Facebook said Tuesday is cutting more than 5,000 ad-targeting options to prevent advertisers from discriminating based on traits such as religion or race.
The shift eliminates the ability to direct Facebook ads at people based on ethnicity, beliefs, political affinity or other data that could be considered sensitive or personal.
"While these options have been used in legitimate ways to reach people interested in a certain product or service, we think minimising the risk of abuse is more important," the leading online social network said in an online post.
The announcement came less than a week after the US Department of Housing and Urban Development accused Facebook of breaking the law by letting landlords and home sellers use its ad-targeting system to discriminate against potential buyers or tenants.
A formal complaint filed by HUD contended that Facebook advertisers were able to target offers of homes available for rent or sale based on factors such as race, religion, gender, nationality or disabilities.
"We're committed to protecting people from discriminatory advertising on our platforms," Facebook said.
Some media reports this year noted that advertisers could choose to target ads at African Americans, Hispanics or other demographic groups - or exclude them, to effectively market products or services to whites.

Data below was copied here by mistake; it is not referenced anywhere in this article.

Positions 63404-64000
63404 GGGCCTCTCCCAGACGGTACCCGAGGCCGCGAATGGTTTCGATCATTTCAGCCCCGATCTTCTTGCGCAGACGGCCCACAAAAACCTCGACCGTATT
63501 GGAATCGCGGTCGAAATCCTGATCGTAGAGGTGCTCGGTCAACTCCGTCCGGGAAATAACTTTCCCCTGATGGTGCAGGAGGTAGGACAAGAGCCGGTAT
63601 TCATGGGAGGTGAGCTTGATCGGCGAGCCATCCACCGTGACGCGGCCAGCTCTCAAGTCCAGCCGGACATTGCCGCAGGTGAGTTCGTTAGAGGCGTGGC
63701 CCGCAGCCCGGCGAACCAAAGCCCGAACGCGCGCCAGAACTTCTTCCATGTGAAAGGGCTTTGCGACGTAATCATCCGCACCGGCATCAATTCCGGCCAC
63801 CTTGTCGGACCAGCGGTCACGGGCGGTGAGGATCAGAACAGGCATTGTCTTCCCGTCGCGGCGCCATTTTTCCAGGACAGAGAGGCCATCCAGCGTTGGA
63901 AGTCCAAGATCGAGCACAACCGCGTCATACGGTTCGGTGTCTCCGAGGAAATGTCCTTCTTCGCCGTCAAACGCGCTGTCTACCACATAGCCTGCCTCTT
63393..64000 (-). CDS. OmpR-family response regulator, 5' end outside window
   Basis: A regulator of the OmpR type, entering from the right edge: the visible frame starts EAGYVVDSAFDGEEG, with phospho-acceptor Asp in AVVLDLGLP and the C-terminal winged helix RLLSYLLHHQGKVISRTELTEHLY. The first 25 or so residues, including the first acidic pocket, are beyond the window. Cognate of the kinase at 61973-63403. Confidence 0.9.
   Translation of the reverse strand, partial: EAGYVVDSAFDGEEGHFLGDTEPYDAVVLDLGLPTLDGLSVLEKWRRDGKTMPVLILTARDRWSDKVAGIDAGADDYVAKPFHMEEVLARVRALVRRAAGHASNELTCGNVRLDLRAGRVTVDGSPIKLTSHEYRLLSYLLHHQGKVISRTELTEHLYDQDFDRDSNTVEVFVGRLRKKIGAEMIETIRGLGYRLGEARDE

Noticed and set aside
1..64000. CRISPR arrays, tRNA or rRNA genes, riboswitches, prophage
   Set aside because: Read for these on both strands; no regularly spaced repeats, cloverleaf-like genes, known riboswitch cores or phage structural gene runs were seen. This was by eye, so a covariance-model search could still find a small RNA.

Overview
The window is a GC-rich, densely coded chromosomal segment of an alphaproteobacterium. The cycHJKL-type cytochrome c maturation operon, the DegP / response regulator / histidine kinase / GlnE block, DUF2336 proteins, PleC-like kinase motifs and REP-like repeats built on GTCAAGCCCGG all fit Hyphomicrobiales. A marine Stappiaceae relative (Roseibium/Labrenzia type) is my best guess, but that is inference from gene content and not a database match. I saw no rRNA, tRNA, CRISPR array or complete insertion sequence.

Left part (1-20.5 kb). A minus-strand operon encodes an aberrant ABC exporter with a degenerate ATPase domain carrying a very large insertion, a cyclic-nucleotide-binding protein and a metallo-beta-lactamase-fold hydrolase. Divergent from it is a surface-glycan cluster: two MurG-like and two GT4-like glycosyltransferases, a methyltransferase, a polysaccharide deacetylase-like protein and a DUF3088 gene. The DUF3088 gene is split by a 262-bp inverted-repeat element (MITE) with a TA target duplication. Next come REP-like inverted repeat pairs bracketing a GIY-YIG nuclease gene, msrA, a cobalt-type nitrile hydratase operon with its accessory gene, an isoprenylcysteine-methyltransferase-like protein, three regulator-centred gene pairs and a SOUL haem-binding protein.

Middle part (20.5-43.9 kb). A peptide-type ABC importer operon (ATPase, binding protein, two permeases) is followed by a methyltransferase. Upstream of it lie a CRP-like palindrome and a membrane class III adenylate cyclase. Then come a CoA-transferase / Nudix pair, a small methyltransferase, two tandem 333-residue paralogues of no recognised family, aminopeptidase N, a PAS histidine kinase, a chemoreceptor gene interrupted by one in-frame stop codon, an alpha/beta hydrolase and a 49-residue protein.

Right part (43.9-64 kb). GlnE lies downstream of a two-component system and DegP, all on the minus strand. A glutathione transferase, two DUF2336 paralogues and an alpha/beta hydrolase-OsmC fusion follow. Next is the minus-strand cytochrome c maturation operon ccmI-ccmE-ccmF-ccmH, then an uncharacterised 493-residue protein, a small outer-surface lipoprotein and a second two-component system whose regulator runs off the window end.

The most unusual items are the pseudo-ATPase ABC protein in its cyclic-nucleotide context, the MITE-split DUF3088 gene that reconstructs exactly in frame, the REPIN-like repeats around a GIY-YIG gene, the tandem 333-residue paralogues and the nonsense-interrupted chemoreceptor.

Most of the terms removed were in a category that let advertisers designate who they wanted excluded from seeing marketing messages.
For example, Facebook advertisers can no longer opt to prevent ads from being shown to user who have expressed interest in topics such as Passover, Islam, Buddhism or Native American culture.
Facebook added that all US advertisers will need to certify that they accept the social network's non-discrimination policy. Previously, the compliance certification was required only of those posting housing, employment or credit ads.
The certification is intended to educate advertisers regarding "the difference between acceptable ad targeting and ad discrimination," according to the social network.
Facebook planned to eventually expand the measure to more countries, but provided no timeline and insisted the move was not a reaction to the HUD complaint.
"No, we've been building these tools for a long time and collecting input from different outside groups," a Facebook spokesman said of the notion.
The HUD complaint filed on Friday came after an investigation confirmed that advertisers on Facebook could exclude categories such as people who expressed interest in assistance dogs, parenting, China or the Bible, according to the agency.
Facebook prohibits discrimination and has strengthened its systems during the past year to protect against advertisers misusing targeting capabilities, a spokesman told AFP.